Monday, April 30, 2012

Social class is hidden in plain sight

Will Barratt, Ph.D.
Department of Educational Leadership
Indiana State University

Believe what you know.  Social class is everywhere; it is within us, it surrounds us, and we all co-create it daily.  The social class divide only exists because of our collaboration.  Like the ninja, like the purloined letter, social class is hidden in plain sight.  We all see social class, we all participate in co-creating it, but we somehow make what we see invisible. 

“What does social class look like?” is not the key question here because it looks a little different for each of us.  The key question here is: “Why don’t we see social class?” 

In order to celebrate and work with social class we need to see it, claim it, and own it.  What prevents each of us from seeing social class?  What filter obscures our view of the obvious?
We see the designer purses, we see social hierarchy, and we see prestige colleges, clothing, and cars.  We each participate in the co-construction of prestige within our own lives.  We each know our place within the work, play, local, regional, and global hierarchy.  We each have a social class identity.  We each participate in celebrations and events that are authentic to our social class of origin and current felt social class.  We each have a social class culture with shared foods, attitudes, symbols, events, norms, dress, music, attitudes toward education, and much more.  We know social class in our lives, but we don’t believe what we know.

The reasons for our social class blindness are not cognitive; we all cognitively see social class cues.  The reasons for our social class blindness are emotional; the reasons are fear and ignorance.  You will have social class blindness reasons of your own, but we all share fear and ignorance.  How each of us manages our fear and how each of us manages our ignorance is a test of our character. 

Fear is the mind killer, fear leads to the dark side, the only thing we have to fear is fear itself . . . we do not lack for pithy statements on fear.  Fear is personal.  What do you fear in social class that makes you blind to it?  Naming your fear, owning it, and confronting that fear are the first steps to overcoming it.

I need to constantly confront my ignorance in order to become more effective.  I may have uninformed ignorance, for example I don’t know the poetry of Li Bai.  But, now that I know this about myself I have informed ignorance.  If I don’t take the time to learn his poetry then I have willful ignorance.  I am willfully ignorant about many things, like Li Bai, like bird habitat in North America, like organic chemistry, and that is OK in my life.  I am not willfully ignorant about social class, about gender, or about ethnicity because I try to be an effective world citizen and respect diversity.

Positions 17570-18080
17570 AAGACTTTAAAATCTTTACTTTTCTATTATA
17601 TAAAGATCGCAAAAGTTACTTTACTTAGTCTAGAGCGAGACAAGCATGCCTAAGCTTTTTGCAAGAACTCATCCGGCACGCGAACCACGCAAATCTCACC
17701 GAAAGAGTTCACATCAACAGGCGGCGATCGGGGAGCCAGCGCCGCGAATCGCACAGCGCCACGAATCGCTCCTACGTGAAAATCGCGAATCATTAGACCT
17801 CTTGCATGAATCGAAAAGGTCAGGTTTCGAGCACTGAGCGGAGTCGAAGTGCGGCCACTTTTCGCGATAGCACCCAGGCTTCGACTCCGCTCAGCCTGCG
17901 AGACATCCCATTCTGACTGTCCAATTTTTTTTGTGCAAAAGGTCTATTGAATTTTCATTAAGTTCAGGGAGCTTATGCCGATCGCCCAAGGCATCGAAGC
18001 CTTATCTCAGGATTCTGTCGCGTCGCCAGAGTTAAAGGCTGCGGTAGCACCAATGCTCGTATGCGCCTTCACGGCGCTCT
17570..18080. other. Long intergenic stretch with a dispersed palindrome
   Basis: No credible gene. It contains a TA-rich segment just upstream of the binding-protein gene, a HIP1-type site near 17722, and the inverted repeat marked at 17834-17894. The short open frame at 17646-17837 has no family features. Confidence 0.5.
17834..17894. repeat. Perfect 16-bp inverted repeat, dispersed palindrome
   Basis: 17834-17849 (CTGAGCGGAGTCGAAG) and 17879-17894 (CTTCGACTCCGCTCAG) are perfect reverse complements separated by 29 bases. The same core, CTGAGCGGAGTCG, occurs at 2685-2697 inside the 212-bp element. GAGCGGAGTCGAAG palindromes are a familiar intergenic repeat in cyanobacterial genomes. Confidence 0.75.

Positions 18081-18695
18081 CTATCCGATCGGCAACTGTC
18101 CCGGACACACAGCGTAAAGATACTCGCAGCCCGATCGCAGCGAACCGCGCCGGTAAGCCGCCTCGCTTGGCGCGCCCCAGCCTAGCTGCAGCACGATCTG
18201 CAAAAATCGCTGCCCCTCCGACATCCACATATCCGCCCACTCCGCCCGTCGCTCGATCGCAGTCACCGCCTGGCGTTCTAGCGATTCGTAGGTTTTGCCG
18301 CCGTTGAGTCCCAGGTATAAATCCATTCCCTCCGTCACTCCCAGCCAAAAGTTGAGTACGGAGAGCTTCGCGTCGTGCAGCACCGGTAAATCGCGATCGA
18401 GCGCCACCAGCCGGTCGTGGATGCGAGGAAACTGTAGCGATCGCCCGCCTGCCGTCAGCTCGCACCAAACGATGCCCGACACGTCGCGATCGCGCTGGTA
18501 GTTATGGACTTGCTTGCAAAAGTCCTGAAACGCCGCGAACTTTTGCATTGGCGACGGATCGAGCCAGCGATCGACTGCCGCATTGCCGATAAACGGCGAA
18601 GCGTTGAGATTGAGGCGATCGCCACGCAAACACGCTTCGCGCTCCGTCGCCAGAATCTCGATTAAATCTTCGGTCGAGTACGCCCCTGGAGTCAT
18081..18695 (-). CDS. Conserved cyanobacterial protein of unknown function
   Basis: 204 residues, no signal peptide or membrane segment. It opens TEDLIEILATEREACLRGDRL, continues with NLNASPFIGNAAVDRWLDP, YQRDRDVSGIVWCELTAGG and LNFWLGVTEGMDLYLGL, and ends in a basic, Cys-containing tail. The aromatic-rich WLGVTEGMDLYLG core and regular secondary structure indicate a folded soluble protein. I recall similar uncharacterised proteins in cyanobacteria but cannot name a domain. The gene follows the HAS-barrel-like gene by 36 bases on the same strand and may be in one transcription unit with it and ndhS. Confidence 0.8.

False knowledge is the illusion of knowledge.  False knowledge is the ignorance of accepting prepackaged, preconceived information, or accepting knowledge that is past its expiration date.  False knowledge is believing that I know something because someone told you something once.  False knowledge is dangerous because nothing motivates me to learn what I think I already know.  Why would I add tea to a cup that I believe is already full?  Indeed, why would I believe that the cup of knowledge can ever be filled? 

Knowledge has an expiration date, ignorance is a renewable resource.  Understanding your ignorance, owning it, and confronting are the first steps to overcoming it.

What will you do?
Fear and ignorance are not good reasons to avoid confrontation.  Social class is invisible to us because we do not want to confront it, see it, claim it, own it, and celebrate it.  Overcoming fear and ignorance is the path to seeing, claiming, owning, and celebrating social class. 

Without fear and ignorance social class can no longer hide in plain sight.

Note: I am indebted to Coffman Distinguished Professor Maurice Miller for our conversation about fear and ignorance.  I am indebted to Allport, Clark, and Pettigrew for their book The Nature of Prejudice

Thursday, April 26, 2012

Celebrate Social Class Diversity

Will Barratt, Ph.D.

Department of Educational Leadership
Indiana State University

Celebrating social class diversity brings us face to face across the divide of our differences.

In the US we celebrate lots of things.  Summer brings an array of nationality and ethnicity festivals and different cities, towns, and neighborhoods vie for the best festival of its type.  These festivals reinforce national and ethnic identity, introduce guests to important cultural practices, and, if it is a great festival, introduce everyone to important foods.  These celebrations bring us face-to-face across the divide of our differences.